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The combination of pembrolizumab and physician’s choice of chemotherapy produced a statistically significant overall survival benefit vs chemotherapy plus placebo in patients with HER2-negative, locally advanced, unresectable or metastatic gastric or gastroesophageal junction adenocarcinoma.
The combination of pembrolizumab (Keytruda) and physician’s choice of chemotherapy produced a statistically significant overall survival (OS) benefit vs chemotherapy plus placebo in patients with HER2-negative, locally advanced, unresectable or metastatic gastric or gastroesophageal junction (GEJ) adenocarcinoma, meeting the primary end point of the phase 3 KEYNOTE-859 trial (NCT03675737).1
OS benefits were present irrespective of PD-L1 expression. Additionally, pembrolizumab plus chemotherapy generated statistically significant and clinically meaningful improvements in progression-free survival (PFS) and overall response rate (ORR) compared with chemotherapy alone.
Merck said in a news release detailed findings from the prespecified interim analysis conducted by an independent data monitoring committee will be presented at an upcoming medical meeting and submitted to regulatory authorities.
“Despite improvements in cancer care, advanced gastric cancer continues to have one of the lowest 5-year survival rates, and new interventions are urgently needed. The results from KEYNOTE-859 show the potential of [pembrolizumab] plus chemotherapy to improve survival beyond chemotherapy alone for patients with HER2-negative, locally advanced, unresectable or metastatic gastric or GEJ adenocarcinoma, regardless of PD-L1 expression,” Eliav Barr, MD, senior vice president, head of global clinical development, and chief medical officer, Merck Research Laboratories, stated in a press release.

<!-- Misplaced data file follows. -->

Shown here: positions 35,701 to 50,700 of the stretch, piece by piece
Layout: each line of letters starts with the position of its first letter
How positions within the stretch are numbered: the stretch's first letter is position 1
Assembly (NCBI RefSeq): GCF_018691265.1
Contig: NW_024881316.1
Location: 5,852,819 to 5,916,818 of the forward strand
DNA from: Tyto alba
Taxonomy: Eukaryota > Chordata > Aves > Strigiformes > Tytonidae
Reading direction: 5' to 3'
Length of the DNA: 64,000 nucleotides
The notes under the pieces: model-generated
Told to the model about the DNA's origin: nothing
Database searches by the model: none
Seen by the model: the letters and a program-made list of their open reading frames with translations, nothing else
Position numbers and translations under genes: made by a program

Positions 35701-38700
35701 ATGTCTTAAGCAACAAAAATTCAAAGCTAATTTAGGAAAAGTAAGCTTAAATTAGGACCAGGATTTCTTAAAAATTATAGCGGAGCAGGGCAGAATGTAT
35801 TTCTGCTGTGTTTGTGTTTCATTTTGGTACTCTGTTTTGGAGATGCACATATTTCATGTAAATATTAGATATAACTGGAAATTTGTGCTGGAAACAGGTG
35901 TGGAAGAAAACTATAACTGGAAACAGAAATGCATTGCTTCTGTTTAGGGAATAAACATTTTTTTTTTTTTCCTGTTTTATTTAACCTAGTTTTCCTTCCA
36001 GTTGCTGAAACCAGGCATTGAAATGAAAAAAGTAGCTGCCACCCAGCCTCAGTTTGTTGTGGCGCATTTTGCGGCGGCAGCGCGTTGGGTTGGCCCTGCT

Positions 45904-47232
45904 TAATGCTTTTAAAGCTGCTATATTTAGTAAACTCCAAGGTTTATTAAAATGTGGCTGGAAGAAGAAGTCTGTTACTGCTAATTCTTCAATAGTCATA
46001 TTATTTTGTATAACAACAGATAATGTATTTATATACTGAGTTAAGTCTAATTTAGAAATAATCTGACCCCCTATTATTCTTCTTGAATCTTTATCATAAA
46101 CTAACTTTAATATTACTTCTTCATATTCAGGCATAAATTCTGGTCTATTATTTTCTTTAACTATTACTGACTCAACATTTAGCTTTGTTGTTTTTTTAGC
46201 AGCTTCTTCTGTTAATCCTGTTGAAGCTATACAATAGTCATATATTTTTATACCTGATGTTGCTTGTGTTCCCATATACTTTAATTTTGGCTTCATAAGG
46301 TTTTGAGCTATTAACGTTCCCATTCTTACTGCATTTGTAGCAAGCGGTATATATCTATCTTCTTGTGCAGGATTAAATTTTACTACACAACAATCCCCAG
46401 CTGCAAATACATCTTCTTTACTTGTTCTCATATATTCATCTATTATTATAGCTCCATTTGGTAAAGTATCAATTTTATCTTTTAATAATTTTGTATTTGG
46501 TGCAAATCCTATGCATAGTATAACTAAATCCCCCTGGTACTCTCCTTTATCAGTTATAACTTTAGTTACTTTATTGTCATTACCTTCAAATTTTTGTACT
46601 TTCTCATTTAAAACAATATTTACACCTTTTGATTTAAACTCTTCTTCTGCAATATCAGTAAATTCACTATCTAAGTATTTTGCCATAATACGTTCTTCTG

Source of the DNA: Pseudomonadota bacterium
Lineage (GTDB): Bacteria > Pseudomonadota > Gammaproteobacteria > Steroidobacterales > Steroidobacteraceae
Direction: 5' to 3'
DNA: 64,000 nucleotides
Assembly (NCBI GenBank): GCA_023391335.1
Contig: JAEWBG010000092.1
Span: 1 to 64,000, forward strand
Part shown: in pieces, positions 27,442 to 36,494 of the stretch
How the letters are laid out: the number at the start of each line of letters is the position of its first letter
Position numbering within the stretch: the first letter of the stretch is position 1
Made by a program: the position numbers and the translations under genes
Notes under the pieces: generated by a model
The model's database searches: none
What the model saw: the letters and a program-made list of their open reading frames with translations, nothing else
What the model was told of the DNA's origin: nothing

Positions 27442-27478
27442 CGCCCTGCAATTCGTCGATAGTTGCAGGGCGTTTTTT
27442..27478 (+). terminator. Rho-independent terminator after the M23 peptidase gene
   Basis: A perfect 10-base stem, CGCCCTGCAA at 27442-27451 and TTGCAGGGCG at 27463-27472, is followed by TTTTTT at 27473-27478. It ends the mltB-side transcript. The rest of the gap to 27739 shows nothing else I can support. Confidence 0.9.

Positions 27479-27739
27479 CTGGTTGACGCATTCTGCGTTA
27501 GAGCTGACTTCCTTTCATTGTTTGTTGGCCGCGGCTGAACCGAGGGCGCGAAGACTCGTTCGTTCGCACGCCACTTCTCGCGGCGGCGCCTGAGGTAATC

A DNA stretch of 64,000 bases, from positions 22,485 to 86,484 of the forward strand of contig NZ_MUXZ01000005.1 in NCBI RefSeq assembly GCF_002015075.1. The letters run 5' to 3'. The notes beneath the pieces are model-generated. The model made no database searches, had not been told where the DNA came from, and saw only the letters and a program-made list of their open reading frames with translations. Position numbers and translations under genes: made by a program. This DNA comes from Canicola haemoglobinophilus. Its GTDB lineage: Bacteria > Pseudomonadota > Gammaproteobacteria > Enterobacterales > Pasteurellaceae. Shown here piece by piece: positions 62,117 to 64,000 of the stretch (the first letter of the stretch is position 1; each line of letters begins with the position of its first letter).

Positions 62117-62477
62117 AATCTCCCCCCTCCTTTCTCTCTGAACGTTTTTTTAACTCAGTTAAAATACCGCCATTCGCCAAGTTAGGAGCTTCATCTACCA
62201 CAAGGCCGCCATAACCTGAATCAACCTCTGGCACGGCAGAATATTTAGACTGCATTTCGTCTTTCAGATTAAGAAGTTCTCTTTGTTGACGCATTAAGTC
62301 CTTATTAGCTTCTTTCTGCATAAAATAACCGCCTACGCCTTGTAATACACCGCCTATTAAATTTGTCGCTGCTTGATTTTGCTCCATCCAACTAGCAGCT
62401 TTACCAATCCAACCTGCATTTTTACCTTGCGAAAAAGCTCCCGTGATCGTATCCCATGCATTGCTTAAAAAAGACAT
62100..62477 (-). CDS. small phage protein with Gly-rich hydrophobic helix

“We are excited by these new results that demonstrate our commitment to exploring new treatment options for patients fighting gastrointestinal cancers with [pembrolizumab] and thank all investigators and patients who participated in this trial.”
The randomized, double-blind KEYNOTE-859 trial enrolled patients with a histologically or cytologically confirmed diagnosis HER2-negative, locally advanced, unresectable or metastatic gastric or GEJ adenocarcinoma with a known PD-L1 expression status.2 Patients were also required to have measurable disease per RECIST v1.1 criteria, provide a tissue sample for PD-L1 and microsatellite biomarker analysis, have an ECOG performance status of 0 or 1, and have adequate organ function.
Previous therapy for locally advanced, unresectable or metastatic gastric or GEJ adenocarcinoma was not permitted, although prior neoadjuvant and/or adjuvant therapy was allowed if completed at least 6 months prior to randomization.
Other key exclusion criteria included squamous cell or undifferentiated gastric cancer; major surgery, open biopsy, or significant injury within 28 days of randomization; preexisting peripheral neuropathy greater than grade 1; or known active central nervous system metastases and/or carcinomatous meningitis.
Enrolled patients were randomly assigned to 200 mg of intravenous (IV) pembrolizumab or placebo once every 3 weeks for up to 35 cycles, plus physician’s choice of chemotherapy. Chemotherapy consisted of IV cisplatin at 80 mg/m2 once every 3 weeks plus 5-fluorouracil at 800 mg/m2 via continuous IV on days 1 to 5 of every 3-week cycle, or IV oxaliplatin at 130 mg/m2 once every 3 weeks plus oral capecitabine at 1000 mg/m2 twice daily on days 1 to 14 of every 3-week cycle. Patients in the pembrolizumab arm who achieved a complete response but progressed after discontinuation were permitted to begin a second course of pembrolizumab for up to 17 cycles.
Along with the primary end point of OS, secondary end points included PFS, ORR, duration of response, and safety.
Regarding safety, the safety profile of pembrolizumab was consistent with data from previously reported studies, and no new safety signals were identified.